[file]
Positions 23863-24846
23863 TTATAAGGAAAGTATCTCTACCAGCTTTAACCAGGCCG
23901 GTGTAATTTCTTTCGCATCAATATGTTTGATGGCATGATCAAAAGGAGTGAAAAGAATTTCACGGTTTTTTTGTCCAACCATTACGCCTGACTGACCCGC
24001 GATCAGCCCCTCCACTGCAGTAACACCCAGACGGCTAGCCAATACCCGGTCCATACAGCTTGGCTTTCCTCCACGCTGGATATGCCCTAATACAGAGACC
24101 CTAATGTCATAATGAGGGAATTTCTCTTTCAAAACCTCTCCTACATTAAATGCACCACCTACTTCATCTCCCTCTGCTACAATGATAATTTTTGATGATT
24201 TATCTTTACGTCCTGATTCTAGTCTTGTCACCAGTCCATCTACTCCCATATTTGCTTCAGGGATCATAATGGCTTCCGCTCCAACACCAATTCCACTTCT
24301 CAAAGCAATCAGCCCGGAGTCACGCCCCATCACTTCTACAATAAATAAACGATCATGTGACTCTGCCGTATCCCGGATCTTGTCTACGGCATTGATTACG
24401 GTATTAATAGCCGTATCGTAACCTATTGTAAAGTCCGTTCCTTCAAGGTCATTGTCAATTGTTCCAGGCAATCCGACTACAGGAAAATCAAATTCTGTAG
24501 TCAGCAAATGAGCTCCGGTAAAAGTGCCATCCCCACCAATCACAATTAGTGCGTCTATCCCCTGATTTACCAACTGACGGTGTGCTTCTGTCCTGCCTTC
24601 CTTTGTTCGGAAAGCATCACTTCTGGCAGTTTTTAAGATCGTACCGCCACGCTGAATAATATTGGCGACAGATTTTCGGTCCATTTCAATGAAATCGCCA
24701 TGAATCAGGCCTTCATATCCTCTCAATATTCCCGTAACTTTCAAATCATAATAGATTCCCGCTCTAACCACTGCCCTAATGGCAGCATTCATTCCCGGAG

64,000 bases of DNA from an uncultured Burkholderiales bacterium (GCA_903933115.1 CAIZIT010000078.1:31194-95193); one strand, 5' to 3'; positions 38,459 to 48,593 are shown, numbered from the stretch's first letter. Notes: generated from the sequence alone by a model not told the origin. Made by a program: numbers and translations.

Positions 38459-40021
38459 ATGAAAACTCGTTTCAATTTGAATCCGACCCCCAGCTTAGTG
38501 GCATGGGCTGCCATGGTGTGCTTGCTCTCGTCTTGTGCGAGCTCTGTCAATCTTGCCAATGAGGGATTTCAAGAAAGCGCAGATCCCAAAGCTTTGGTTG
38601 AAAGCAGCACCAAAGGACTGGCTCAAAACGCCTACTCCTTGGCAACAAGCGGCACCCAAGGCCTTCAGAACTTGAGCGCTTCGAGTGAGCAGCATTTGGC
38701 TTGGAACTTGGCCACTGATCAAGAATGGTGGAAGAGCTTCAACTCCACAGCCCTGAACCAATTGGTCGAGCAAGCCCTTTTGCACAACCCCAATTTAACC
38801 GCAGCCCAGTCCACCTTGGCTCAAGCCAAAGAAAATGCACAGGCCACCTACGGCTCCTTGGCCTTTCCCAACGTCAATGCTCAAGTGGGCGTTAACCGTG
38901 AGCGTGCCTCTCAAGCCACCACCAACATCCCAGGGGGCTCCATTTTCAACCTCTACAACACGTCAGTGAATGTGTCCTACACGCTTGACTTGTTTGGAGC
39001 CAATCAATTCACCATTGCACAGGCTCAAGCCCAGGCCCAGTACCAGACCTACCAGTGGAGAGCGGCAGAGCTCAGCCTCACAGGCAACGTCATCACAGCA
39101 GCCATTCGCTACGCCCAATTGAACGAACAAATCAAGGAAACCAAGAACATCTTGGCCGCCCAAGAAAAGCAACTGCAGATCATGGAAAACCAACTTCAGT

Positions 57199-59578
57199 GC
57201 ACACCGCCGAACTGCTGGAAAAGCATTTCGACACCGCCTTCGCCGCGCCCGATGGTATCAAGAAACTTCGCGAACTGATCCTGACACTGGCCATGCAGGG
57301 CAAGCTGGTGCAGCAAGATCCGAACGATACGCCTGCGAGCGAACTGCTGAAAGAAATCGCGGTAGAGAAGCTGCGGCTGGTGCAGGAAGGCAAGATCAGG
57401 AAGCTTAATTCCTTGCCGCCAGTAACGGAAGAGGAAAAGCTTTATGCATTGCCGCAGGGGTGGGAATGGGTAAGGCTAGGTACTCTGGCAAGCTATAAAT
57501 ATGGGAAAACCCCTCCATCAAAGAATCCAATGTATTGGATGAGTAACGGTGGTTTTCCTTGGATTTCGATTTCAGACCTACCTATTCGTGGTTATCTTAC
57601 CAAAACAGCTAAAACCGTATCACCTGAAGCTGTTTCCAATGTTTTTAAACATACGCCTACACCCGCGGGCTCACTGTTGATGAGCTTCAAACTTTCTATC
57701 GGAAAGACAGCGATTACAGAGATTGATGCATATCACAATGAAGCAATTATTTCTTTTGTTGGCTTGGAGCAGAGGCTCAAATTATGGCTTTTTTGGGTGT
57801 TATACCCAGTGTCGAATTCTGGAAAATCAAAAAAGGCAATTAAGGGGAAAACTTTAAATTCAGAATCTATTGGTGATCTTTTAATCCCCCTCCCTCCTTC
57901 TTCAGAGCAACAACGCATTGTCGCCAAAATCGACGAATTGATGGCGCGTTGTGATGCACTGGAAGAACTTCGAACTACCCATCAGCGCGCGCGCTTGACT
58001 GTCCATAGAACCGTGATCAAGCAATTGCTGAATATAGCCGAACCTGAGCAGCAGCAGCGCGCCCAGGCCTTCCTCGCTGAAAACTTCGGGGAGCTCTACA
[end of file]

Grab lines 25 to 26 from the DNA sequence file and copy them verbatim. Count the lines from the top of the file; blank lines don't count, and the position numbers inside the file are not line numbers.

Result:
57301 CAAGCTGGTGCAGCAAGATCCGAACGATACGCCTGCGAGCGAACTGCTGAAAGAAATCGCGGTAGAGAAGCTGCGGCTGGTGCAGGAAGGCAAGATCAGG
57401 AAGCTTAATTCCTTGCCGCCAGTAACGGAAGAGGAAAAGCTTTATGCATTGCCGCAGGGGTGGGAATGGGTAAGGCTAGGTACTCTGGCAAGCTATAAAT